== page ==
SAN FRANCISCO -- Last year, I looked at a neat little device called a Fitbit, designed to encourage you to get off your keister and be more active.
I generally liked it, except for one thing: It could only send its data to a personal computer, an anachronism in this era of the mobile device.
Now there's a new Fitbit -- two versions, actually -- that addresses that weakness. Taking advantage of advances in Bluetooth wireless technology, Fitbit puts data right where it belongs: on the smartphone in your pocket or purse, no PC required.
I've been trying one of the new Fitbits, the $60 Zip, for the last couple of weeks. In general, it worked well and was extremely easy to use, though I ran into significant glitches with the accompanying software.
Wearable activity trackers have proliferated recently. Many of them, such as Nike's FuelBand and BodyMedia's FIT, are considerably more expensive, designed for serious fitness buffs, or both.
Fitbit's goals are much more modest, and its target audience is couch potatoes -- people for whom even a relatively modest amount of extra activity per day can yield significant benefits.
The tiny Zip is half the size of my thumb, weighs about a quarter of an ounce and resembles a Tamagotchi, the digital toy that became a fad in the 1990s.
It comes in five colors, ranging from unobtrusive charcoal to look-at-me magenta, along with a matching rubberlike clip that allows it to be worn on clothing. (My bright lime test unit lived mostly in my pocket.)
The device has a simple monochrome screen. You scroll through its various functions -- primarily steps taken, distance walked and calories burned -- by simply tapping the display. The data is automatically fed to a free Fitbit app on your phone. It's also uploaded to a website, where you can explore it in greater detail.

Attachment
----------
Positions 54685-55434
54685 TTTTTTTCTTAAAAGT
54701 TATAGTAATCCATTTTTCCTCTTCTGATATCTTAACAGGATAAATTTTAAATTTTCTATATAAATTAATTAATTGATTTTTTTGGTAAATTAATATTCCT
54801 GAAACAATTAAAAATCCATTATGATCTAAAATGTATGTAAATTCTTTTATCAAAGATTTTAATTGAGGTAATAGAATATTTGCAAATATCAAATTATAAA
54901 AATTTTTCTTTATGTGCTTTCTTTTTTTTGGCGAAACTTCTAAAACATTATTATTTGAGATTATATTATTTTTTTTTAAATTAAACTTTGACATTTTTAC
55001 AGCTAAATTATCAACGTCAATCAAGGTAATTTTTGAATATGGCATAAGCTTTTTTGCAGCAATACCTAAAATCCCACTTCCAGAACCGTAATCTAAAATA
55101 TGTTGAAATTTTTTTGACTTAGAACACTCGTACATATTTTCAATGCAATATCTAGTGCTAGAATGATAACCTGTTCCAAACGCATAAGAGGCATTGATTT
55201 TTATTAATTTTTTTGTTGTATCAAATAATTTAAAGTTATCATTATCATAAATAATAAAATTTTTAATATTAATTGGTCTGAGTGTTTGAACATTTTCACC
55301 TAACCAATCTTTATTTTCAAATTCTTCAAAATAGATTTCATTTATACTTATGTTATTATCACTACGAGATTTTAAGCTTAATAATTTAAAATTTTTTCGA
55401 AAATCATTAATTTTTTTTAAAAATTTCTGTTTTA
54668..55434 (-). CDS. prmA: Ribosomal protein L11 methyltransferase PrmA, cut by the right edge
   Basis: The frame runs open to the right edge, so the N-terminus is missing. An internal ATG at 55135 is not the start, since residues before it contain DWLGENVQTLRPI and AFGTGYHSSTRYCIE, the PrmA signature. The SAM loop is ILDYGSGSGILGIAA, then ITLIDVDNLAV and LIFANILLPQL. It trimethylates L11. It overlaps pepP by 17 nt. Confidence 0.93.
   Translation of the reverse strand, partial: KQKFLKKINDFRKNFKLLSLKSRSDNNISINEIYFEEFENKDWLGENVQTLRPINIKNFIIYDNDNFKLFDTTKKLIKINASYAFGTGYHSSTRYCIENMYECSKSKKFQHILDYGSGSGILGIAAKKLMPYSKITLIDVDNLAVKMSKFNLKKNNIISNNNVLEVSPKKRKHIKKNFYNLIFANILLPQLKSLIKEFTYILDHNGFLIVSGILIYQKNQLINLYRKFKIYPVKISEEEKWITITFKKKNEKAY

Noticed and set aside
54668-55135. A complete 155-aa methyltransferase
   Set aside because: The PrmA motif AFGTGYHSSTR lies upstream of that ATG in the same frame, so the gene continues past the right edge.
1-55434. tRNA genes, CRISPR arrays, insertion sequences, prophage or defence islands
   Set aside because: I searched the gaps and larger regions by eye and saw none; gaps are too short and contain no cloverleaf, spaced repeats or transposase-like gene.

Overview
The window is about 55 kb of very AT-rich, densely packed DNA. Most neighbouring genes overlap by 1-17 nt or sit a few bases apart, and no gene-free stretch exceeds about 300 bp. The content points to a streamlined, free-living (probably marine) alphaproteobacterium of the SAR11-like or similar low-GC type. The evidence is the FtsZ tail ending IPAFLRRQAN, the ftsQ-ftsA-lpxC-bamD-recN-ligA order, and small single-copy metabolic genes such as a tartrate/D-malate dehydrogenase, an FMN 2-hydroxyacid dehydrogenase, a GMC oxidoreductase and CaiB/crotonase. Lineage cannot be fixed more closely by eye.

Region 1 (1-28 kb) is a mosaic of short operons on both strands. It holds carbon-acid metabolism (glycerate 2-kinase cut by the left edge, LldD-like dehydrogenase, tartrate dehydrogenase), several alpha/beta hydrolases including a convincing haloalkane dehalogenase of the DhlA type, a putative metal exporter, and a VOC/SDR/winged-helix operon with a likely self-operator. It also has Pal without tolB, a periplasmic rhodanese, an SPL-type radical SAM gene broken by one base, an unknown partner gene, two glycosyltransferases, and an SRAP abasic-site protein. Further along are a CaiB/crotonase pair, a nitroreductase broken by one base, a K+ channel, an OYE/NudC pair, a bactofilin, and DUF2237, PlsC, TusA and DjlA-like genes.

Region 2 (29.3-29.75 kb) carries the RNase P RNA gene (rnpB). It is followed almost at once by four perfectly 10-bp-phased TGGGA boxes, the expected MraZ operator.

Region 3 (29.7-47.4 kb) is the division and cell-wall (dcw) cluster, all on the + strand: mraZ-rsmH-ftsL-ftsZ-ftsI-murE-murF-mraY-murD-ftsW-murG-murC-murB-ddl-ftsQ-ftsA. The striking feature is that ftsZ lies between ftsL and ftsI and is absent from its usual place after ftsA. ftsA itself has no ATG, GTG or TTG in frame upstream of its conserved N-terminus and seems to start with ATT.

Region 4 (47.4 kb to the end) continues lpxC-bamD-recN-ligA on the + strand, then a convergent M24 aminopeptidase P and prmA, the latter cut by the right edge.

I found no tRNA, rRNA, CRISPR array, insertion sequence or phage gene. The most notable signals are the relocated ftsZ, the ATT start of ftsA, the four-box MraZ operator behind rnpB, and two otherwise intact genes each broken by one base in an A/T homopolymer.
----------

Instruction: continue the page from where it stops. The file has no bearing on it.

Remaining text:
The original Fitbit was recharged by placing it on a small base station hooked up to a computer. The Zip, by contrast, uses a coin-size battery that should last four to six months before requiring a trip to your neighborhood Radio Shack.
At the moment, Apple's iPhone 4S and iPhone 5 are the only phones with the low-power Bluetooth features needed for direct syncing. You can even set the Fitbit app to automatically update itself in the background, though be careful of the potential battery drain on your phone.
Fitbit says it's working on compatibility for phones running Google's Android operating system. Until then, Android users as well as owners of older iPhones will need the included Bluetooth USB adapter to wirelessly sync with a computer.
The idea behind the Zip is simple: By tracking just how active you've been, or haven't been, you'll want to do more to reach your fitness goals.
Surpassing those goals earns you badges and other digital congratulations. For extra encouragement, you can post your results on Facebook or Twitter. And you can manually enter information on what you've been eating and doing to create a fuller picture of your fitness or lack thereof.
The biggest problems I encountered weren't with the device itself, but with bugs in the app. If I were manually logging an activity, for example, I had to enter "AM" for "PM," and vice versa. Anything I added was automatically assigned to the current day, even if I told the app I had actually done it the day before.
I opened the app once to find all my data missing. After a moment of panic, I completely shut down and relaunched the app, and my information magically reappeared. The company says it recently updated the app to address some problems and is continuing to work on others.
The Fitbit is also limited in what it tracks. If I wanted to get credit for my hour on the stationary bike at the gym -- OK, so it was only 50 minutes -- I had to enter it manually into the app. Ditto for time spent on the exercise machines or doing crunches.
Otherwise, as far as the Fitbit was concerned, I could have been sprawled on the sofa sipping a cold one and watching the San Francisco 49ers. A new model called the Fitbit One, currently available for pre-order for $100, will do more, but only a little: It knows when you're taking the stairs and gives you extra credit for it, measures sleep cycles and has an alarm to wake you when it thinks you will feel most refreshed.
By slipping the PC harness, Fitbit has made an already ultra-easy device even simpler to use. For anyone even moderately concerned about the need to get moving, at $60, it's almost a no-brainer. Or it will be once they clean up that buggy app.